COVID-19 Patient Seen ‘Safely’ at Elliot Hospital ER; Town Meetings Go Ahead

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Elliot Hospital emergency room in Manchester


– The fourth man to test presumptive positive for COVID-19 in New Hampshire is from Rockingham County, but provided his specimen at the Elliot Hospital emergency room in Manchester, entering through the back door and doing all the right things to protect others, officials said.

Martha Leighton, chief of nursing at Elliot Hospital, which is in Hillsborough County, said the man who was experiencing symptoms called his doctor first who notified the state Department of Public Health and notified the hospital to prepare for him on Friday.

The man’s condition was assessed first by phone. He wore a protective mask and the staff wore appropriate protective gear.

Staff members met him at his car late Friday afternoon, escorted him in the back way to the emergency room, Leighton said. The man had no contact with any other patients, she said, and was escorted back to his car. He was found to be presumptive positive on Saturday and is self-isolating at home.

“It’s vitally important for people to call their doctor first and not show up at an emergency room or waiting room so we can prepare the staff and everyone else and keep everyone safe,” Leighton said.

As the state ramps up its response to the now four men who have tested positive in New Hampshire in the last week, Gov. Chris Sununu and Secretary of State William Gardner issued a news release telling people events like Tuesday’s Town Meetings are still going ahead.

On Friday, Gardner distributed to all election officials guidance issued by the U.S. Centers for Disease Control and Prevention (  That guidance contains techniques and precautions that can be implemented at the polling place to prevent the spread of COVID-19.

 Gardner also distributed a Frequently Asked Questions document published by New Hampshire Division of Public Health ( The information provides preventative actions election officials can take to operate polling places with reduced risk of exposure.

“The New Hampshire Division of New Hampshire Public Health is not recommending the cancellation of events at this time,” the release said.

They encourage people to continue with their everyday activities but take precautions to protect themselves against COVID-19 and the many other viruses circulating in New Hampshire this time of year, including influenza.

Individuals have a role in helping protect themselves by staying home when they are sick, washing their hands frequently, covering coughs and sneezes, and practicing social distancing, the release states.

Polling places have a role in prevention as well and are encouraged to follow the CDC guidance that was distributed this past weekend and is also available online.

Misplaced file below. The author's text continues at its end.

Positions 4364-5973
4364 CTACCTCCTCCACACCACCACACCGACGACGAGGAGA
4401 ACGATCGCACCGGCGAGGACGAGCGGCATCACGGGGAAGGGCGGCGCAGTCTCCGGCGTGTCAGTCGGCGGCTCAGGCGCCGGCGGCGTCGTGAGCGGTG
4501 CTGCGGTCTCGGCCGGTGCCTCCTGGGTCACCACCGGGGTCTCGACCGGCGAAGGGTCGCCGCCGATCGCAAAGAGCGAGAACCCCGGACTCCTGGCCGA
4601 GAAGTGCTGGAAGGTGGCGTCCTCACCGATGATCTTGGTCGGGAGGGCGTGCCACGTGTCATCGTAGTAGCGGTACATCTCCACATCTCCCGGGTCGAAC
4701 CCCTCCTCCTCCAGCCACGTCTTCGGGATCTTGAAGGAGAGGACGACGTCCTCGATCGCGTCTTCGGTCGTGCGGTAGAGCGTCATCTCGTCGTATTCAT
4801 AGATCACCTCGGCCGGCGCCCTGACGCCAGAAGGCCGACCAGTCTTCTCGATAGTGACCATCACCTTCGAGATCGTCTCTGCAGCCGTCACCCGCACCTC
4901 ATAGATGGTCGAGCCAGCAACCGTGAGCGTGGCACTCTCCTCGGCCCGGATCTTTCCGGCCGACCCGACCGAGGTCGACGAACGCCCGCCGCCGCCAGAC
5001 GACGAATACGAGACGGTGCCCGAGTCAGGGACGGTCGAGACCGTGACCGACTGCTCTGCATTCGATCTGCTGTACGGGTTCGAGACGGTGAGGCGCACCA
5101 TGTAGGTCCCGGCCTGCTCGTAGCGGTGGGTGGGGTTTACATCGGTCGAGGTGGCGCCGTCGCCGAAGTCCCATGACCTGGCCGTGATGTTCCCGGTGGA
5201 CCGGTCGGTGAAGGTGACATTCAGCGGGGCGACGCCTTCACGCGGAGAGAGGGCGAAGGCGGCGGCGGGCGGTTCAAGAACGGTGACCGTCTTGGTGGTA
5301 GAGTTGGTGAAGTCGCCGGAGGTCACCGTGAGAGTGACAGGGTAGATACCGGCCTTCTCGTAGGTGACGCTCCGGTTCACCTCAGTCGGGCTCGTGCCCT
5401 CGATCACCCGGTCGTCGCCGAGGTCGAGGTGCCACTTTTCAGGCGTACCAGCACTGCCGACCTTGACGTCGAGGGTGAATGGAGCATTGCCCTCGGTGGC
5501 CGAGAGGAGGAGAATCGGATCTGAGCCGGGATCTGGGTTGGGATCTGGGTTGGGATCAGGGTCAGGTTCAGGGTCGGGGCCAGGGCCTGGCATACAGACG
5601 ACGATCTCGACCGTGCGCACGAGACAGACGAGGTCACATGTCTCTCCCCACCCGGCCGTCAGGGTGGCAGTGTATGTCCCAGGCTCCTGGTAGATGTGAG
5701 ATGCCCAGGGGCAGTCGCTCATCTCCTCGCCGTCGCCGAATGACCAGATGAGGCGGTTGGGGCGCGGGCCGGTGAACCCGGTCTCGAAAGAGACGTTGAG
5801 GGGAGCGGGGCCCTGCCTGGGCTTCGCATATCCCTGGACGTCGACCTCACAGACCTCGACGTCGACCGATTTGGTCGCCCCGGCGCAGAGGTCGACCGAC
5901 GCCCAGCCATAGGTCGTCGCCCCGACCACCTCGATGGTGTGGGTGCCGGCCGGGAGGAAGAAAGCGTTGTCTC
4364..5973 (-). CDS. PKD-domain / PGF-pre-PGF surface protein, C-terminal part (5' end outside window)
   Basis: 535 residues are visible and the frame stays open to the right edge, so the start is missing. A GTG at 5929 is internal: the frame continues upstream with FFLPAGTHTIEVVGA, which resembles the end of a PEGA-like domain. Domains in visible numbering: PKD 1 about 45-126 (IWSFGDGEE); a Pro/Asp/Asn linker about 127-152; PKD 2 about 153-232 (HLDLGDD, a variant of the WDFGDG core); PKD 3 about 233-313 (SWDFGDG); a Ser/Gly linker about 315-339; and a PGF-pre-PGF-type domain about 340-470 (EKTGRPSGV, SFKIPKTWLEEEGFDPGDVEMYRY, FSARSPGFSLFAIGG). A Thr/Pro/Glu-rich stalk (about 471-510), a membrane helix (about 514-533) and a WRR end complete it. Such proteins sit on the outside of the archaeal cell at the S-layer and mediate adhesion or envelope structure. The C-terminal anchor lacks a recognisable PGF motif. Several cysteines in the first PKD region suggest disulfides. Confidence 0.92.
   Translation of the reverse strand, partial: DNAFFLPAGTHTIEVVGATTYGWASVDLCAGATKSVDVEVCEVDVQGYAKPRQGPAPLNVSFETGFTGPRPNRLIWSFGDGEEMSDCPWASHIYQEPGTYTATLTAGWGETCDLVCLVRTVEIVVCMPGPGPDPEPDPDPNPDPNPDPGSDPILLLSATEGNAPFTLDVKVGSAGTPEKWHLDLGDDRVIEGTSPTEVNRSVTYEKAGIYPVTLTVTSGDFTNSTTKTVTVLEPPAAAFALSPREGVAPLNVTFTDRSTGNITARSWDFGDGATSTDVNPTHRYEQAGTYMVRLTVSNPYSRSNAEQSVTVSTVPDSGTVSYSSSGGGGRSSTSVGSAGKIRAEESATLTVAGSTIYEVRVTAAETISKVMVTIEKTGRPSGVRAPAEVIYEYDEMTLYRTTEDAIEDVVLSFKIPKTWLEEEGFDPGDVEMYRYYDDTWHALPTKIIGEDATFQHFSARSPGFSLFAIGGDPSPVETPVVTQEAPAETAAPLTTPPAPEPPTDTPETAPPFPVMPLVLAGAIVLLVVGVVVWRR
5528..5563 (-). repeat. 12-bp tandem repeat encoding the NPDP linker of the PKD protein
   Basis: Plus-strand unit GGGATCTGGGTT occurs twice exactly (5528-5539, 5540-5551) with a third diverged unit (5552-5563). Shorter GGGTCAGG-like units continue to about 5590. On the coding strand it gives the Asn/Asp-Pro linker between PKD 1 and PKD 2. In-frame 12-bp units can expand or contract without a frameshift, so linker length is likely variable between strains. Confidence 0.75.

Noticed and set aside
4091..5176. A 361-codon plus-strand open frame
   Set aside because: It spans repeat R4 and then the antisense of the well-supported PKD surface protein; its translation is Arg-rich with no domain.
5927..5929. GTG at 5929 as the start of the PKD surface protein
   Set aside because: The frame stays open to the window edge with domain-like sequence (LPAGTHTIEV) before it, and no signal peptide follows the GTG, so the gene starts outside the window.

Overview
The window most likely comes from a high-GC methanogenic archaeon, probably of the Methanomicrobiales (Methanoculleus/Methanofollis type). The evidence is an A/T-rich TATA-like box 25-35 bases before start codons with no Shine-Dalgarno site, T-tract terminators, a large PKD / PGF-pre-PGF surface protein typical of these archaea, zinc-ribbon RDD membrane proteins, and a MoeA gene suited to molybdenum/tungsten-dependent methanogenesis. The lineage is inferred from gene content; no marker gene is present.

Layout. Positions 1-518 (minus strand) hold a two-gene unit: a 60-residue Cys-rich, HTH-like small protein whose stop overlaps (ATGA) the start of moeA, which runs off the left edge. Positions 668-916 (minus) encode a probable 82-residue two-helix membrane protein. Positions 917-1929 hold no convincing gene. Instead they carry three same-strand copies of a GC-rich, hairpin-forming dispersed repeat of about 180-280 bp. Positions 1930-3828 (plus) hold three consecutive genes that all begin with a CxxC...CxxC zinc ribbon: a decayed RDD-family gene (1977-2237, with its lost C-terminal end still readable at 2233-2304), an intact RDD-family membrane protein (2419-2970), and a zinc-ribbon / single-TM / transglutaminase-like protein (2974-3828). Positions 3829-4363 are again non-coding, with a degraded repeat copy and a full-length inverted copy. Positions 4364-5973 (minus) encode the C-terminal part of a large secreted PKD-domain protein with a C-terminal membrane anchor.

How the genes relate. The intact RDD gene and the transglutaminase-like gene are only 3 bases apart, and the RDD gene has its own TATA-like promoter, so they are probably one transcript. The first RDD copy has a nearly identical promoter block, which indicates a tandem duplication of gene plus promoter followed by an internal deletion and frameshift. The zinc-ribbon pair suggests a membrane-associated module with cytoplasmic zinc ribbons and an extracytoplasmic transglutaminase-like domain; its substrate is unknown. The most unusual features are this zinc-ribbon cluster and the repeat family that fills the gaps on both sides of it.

Following the recommendations of the CDC and state public health officials can help election officials run safe elections. If you have specific questions, the Attorney General’s Office encourages both the public and election officials to call its Election Hotline at 1-866-868-3703.

The Attorney General’s Office will be operating the Election Day hotline from 7 a.m. until 8 p.m. Voters and Election Officials with concerns or questions are encouraged to call 1-866-868-3703. In the event a caller receives voicemail, they should leave a message and attorneys in the office will address each message received.

Additional information on voting can be found here:  and on the Secretary of State’s site:

Newmarket schools were closed Monday as a precautionary measure after a member of the staff was advised by the Centers for Disease Control to self-quarantine after traveling on a bus with an individual who tested positive for COVID-19.
The staffer who was allegedly exposed was not symptomatic and joins about 150 individuals in the state who are self-monitoring for symptoms, state officials said.

With the number of presumptive cases of COVID-19 doubling in the state over the weekend – from two to four- state health officials were actively investigating and reaching out to people who may have been exposed.

Three are in Grafton County and one in Rockingham County.

Jake Leon, director of communications for the state Department of Health and Human Services, said the department is currently working with the state Department of Education to assess risk levels at schools, mindful of a balance that needs to be struck between “continuity” of education and risk levels due to the virus.
If risk levels are low, the schools should remain open, he said.

He urged those who are concerned they might have the virus to call 603-271-4496 any time 24-hours a day rather than showing up unannounced at an emergency room or medical care provider’s offices.

The idea, he said, is to call and have an over-the-phone assessment made before potentially spreading the virus in the public and allowing that facility to prepare before arriving there.

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